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Lethal trapping the status quo in newly proposed City of Ottawa wildlife management strategy

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For the first time in more than a decade, the City of Ottawa is updating its wildlife management strategy, but it is not changing its lethal trapping policies, something many residents were hoping to see stopped.

"I was very disappointed," said Ottawa resident Marianne Ariganello. "We had a huge opportunity to really understand the situation, how they can protect our wetlands and how they can protect the beavers that are so important to wetlands."

Ariganello lives near Mooney's Bay and says she remembers the outcry in 2021 when a well-known beaver was trapped after its dam in Ottawa's south end caused flooding.

The city kills around 150 beavers every year as part of its wildlife management strategy.

"A lot of people were heartbroken and really disappointed in what could have been a great opportunity to teach and educate and protect, but that wasn't the path that was chosen," Ariganello said.

It's something residents like Ariganello want to see changed, but when it comes to the city's newly proposed wildlife strategy it's business as usual when it comes to lethal trappings.

"We obviously want to move towards complete co-existence of wildlife and humans and so I think there's other questions that need to be asked with respect to those practices," said Alta Vista Ward Coun. Marty Carr.

For years, wildlife advocates have been pushing for more humane options such as flow devices, which allow the beavers to stay while preventing flooding.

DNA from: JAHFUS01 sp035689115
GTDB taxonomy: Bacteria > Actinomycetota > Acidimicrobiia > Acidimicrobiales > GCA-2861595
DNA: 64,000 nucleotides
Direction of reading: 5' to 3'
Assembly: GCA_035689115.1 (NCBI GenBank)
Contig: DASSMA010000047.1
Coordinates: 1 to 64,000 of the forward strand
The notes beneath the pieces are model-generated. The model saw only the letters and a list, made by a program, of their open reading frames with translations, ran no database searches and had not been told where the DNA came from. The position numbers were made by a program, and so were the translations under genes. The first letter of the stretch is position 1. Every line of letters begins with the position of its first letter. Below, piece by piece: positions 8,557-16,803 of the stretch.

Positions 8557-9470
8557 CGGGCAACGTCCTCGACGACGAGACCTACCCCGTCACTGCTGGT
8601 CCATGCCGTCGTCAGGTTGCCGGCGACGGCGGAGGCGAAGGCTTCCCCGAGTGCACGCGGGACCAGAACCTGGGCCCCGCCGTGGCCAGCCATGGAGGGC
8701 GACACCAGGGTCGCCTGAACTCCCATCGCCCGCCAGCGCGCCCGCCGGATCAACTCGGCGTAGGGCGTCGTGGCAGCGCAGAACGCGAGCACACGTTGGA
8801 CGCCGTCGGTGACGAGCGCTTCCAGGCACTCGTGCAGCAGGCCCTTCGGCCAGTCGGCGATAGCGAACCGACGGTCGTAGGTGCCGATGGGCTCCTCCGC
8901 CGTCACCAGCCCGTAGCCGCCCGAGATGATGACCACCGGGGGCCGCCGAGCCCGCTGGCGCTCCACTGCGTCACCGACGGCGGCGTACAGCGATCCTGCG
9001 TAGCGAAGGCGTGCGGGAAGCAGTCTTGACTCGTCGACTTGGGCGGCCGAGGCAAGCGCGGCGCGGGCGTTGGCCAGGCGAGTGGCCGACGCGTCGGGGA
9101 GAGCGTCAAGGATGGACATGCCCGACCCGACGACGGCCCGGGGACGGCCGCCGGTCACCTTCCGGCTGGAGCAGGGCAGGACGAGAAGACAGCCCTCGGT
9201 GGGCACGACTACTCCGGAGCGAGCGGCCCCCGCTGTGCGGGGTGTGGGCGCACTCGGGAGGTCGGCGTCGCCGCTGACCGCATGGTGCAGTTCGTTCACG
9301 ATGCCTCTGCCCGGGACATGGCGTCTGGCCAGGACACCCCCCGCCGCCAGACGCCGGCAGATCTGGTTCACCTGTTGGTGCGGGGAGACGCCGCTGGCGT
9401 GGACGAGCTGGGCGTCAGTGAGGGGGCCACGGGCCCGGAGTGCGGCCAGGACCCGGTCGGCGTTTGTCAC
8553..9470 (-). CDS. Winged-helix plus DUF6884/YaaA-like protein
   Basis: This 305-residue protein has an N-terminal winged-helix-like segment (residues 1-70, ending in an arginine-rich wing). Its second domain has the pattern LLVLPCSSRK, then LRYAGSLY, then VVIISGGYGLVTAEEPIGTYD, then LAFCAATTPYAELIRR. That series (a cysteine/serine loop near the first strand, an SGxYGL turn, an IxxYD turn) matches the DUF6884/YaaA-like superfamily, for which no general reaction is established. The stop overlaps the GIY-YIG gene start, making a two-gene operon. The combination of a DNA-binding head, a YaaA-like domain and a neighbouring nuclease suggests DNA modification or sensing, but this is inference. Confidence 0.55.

"London, Ontario has done an amazing job putting flow devices into its storm water ponds," said Donna DuBreuil, Ottawa-Carleton Wildlife Centre president. "They're building the flow device design right into it, so it's cost effective and it's very environmentally friendly."

When you look at cost, the City of London tells CTV News that in the past three years it has spent less than $15,000 per year on its beaver management program.

In Ottawa, a trapper alone costs the city more than $150,000 each year.

"It's just a very long established practice that from a taxpayer's point-of-view — we're talking hundreds of thousands of dollars — it needs to change," DuBreuil said.

Councillors are set to discuss the new strategy at a committee meeting on Monday, where people like Ariganello are hoping to ask questions before city council votes at the end of the month.

"I think transparency and education with the public is very important and this strategy draft isn't really listening to what our residents are asking for," said Ariganello.

Nearly a dozen residents and wildlife experts are expected to come to Monday's meeting.

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